UPDATED: Freud's Last Session: A Swift and Literate Battle Over Religion and Other Great Thoughts

Update: Performances of Freud's Last Session have been extended through March 2.

The set-up: In London on the day when Germany invades Poland in 1939, superstar father of psychoanalysis Sigmund Freud, an unrepentant atheist, invites the brilliant young university professor C.S. Lewis, a devout Christian, to his home for a chat. (The reason why is obliquely hinted at as the play progresses.) In Mark St. Germain's bumpy yet intriguing two-character conversation, Freud's Last Session, feisty, hard-edged Freud (James Black) engages upright, morally unshakeable Lewis (Jay Sullivan) in an 80-minute round of intellectual tennis.

The execution: Their exegeses on Jesus, man's suffering, a bit of sex talk, and lots of daddy issues ends up in a tie, while the drama takes a snooze. The debates are smart, if not smart-alecky, as the guys serve and volley with professional precision, batting back and forth such capital letter subjects as emotion vs. intellect, faith vs. scientific method, even fathers vs. sons. They are both expert proponents at the game. "An insidious lie," is what Freud calls religion; "There is a God," counters Lewis. Curmudgeon Freud, dying from jaw cancer, usually gets the best lines, but Lewis parries with the finesse of youth and the implacable rightness in his Christian faith.

Check out our interview with director Tyler Marchant.

Both Lewis and Freud end up on the couch, but like all the scenes, just as the therapy gets heated it's invariably cut short by phone calls from the outside world to remind old Sigmund to turn on the radio to hear the latest grim news, or by the screech of air raid sirens which sends both men scrambling for gas masks.

The specter of death is close indeed, adding a poignant, human touch to Freud's stoney pronouncements and Lewis' prim priggishness. The pain and grisly details of his cancerous disease soften Freud, as do Lewis's still-fresh memories of the horrors of trench warfare during WW I. While trying to present both sides without judgment, St. Germain drains the life out of the play, not that there aren't moments of levity during the dry debates about free will, moral conscience, and obsessional neuroses. Both men get their share of audience sympathy. And both make cogent points that we can agree with.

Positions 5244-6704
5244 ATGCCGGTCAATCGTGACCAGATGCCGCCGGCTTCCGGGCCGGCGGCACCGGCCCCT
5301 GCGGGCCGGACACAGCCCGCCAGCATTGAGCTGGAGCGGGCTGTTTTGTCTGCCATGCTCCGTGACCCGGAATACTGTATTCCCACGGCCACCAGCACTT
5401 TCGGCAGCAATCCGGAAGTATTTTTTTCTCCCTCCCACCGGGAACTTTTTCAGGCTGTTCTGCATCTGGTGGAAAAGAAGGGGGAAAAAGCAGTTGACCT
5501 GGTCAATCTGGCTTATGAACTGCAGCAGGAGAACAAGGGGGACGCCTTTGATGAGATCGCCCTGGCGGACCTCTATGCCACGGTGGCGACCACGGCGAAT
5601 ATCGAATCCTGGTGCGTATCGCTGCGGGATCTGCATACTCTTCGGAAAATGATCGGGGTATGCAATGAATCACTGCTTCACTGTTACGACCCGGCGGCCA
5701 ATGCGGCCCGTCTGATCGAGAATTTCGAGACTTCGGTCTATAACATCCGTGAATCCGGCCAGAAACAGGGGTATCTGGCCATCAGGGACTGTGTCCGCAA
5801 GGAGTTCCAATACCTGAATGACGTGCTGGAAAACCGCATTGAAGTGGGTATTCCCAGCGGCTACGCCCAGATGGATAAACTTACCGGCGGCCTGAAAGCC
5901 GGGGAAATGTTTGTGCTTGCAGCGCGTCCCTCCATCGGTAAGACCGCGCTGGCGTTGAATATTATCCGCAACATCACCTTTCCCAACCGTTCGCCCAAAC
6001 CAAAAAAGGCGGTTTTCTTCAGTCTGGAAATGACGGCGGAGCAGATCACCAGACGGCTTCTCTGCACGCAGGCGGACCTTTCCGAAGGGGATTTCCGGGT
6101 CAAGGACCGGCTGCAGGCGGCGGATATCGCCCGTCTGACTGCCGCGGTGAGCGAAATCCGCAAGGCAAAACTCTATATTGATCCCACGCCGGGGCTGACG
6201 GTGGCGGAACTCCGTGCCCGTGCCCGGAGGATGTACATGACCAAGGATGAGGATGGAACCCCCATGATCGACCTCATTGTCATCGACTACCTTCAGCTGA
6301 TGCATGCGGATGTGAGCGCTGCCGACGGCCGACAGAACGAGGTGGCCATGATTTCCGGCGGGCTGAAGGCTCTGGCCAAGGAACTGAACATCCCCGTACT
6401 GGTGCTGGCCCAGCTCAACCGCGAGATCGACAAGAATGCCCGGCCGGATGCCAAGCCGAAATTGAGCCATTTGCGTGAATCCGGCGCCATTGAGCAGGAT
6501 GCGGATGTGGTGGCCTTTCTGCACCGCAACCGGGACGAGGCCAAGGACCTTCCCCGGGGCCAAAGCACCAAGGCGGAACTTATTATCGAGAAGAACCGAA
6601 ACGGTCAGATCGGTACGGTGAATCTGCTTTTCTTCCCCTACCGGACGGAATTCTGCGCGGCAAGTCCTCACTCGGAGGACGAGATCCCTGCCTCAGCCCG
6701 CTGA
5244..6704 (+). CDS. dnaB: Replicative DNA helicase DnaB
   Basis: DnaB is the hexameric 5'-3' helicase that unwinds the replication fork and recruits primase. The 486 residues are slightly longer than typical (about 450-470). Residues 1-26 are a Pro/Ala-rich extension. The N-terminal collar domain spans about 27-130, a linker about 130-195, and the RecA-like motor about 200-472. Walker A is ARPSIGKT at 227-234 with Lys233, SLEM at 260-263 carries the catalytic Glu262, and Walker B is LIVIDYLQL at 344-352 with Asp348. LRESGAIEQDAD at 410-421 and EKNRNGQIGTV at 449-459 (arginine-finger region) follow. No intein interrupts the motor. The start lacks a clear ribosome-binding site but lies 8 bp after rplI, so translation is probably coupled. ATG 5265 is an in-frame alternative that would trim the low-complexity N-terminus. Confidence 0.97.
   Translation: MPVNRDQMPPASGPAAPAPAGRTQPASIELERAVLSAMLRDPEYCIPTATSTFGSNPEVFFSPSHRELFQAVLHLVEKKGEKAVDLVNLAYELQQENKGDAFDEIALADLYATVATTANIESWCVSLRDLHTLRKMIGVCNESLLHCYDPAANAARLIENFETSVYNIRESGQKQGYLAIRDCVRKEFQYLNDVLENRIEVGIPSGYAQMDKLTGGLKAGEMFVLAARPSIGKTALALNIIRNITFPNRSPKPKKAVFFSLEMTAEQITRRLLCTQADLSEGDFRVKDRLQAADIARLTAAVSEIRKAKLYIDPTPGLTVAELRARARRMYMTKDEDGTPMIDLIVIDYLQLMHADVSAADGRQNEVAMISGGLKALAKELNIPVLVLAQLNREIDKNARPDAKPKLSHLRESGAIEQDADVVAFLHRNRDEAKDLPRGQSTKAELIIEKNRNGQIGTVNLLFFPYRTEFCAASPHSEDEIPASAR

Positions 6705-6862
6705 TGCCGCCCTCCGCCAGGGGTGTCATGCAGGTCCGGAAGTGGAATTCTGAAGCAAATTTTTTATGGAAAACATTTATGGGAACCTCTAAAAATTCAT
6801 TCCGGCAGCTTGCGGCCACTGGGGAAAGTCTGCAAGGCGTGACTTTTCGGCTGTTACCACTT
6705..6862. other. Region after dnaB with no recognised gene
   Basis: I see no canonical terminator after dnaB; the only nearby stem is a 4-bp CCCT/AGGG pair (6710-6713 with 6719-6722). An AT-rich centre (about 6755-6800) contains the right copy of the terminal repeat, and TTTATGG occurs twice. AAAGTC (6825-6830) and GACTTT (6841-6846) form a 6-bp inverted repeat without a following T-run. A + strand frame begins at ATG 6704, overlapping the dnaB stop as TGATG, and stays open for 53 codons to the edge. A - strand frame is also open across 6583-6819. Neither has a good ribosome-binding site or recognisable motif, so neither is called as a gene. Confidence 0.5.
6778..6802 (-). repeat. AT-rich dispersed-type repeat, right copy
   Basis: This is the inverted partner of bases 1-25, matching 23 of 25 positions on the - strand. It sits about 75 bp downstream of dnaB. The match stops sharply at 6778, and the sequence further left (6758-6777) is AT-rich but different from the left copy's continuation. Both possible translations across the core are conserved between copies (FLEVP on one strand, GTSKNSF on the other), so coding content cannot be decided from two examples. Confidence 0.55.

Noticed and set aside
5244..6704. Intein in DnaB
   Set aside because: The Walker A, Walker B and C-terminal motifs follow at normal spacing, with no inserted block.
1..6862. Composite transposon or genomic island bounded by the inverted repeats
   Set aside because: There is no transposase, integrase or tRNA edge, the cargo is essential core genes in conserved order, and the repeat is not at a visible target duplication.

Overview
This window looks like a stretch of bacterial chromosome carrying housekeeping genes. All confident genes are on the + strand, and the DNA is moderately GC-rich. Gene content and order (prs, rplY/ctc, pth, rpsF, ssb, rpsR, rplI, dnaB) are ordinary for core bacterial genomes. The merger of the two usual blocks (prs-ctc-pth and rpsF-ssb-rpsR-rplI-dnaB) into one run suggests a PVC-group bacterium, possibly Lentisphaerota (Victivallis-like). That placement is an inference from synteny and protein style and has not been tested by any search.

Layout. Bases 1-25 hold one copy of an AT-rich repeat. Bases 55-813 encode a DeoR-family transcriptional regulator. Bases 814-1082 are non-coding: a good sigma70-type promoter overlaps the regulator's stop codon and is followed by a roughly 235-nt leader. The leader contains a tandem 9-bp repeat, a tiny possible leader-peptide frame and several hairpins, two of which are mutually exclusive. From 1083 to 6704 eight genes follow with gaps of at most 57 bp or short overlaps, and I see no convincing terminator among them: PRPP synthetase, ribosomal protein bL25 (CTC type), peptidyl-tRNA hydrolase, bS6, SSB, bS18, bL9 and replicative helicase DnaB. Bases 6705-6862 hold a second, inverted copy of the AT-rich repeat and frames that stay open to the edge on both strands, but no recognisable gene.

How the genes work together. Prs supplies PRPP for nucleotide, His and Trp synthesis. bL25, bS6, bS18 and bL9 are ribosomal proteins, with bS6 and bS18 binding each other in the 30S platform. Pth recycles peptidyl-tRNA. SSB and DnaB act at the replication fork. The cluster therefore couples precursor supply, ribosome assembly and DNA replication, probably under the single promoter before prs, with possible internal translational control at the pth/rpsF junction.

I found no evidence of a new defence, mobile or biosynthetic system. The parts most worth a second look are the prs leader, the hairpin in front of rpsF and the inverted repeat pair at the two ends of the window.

Although he appears as rumpled as his black suit, Black makes shuffling old Freud a still-smoldering volcano, bellowing smoke and fire when appropriate. The explosions sap him, each one leaving him more pained and therefore more resolute for his suicide to be. He's still a mighty lion and knows his place in history, but his body is broken, even if his ego is secure. The battle with Lewis has deepened him, though. At the end, he succumbs to the music on the radio. For once he doesn't turn it off, but sits at his desk and listens for the first time, losing himself in the emotion of the moment.

As a young C.S. Lewis, before he became internationally famous as an unrepentant Christian from The Chronicles of Narnia and The Screwtape Letters, Sullivan is as clean and bright as Freud is sooty. Once a committed atheist with much in common with Freud, he's had his revelatory road-to-Damascus moment, and his conversion makes him shine. He radiates goodness and morality in his beliefs, with a whiff of insufferable rightness. If you're going to war with unbelievers, he could lead the troops into battle. He has his demons, too, but fights them with unconquerable cheer. His jousts with Black sparkle.

Director Tyler Marchant directed the play's 2009 world premiere at Barrington Stage Company, Pittsfield, Massachusetts, and its subsequent two-year run off-Broadway, so he knows his way around, over, and through St. Germain's text. Freud is fluid, no one stays in one place very long, not even on that famous couch. Set designer Brian Prather's faithful reconstruction of Freud's London house is a hot house beauty, with that divan draped in oriental rugs and cozy as a dream. Every nook holds leather-bound tomes or a phalanx of ancient statuary, guardian angels and totems that spur the mind. The set is the most well-appointed arena in town.

The verdict: Although Freud's Last Session resembles SparkNotes more than Tom Stoppard, St. Germain's game of advocates and adversaries is swift, literate, adult, and hinges on the mysteries of life. There's plenty to think about. We're grateful for that.

Freud's Last Session runs through February 23 March 2 at the Alley Theatre, 615 Texas. Purchase tickets online at alleytheatre.org or call 713-220-5700. $65-$75.

We use cookies to collect and analyze information on site performance and usage, and to enhance and customize content and advertisements. By clicking 'X' or continuing to use the site, you agree to allow cookies to be placed. To find out more, visit our cookies policy and our privacy policy.


Join the Press community and help support independent local journalism in Houston.


Join the Press community and help support independent local journalism in Houston.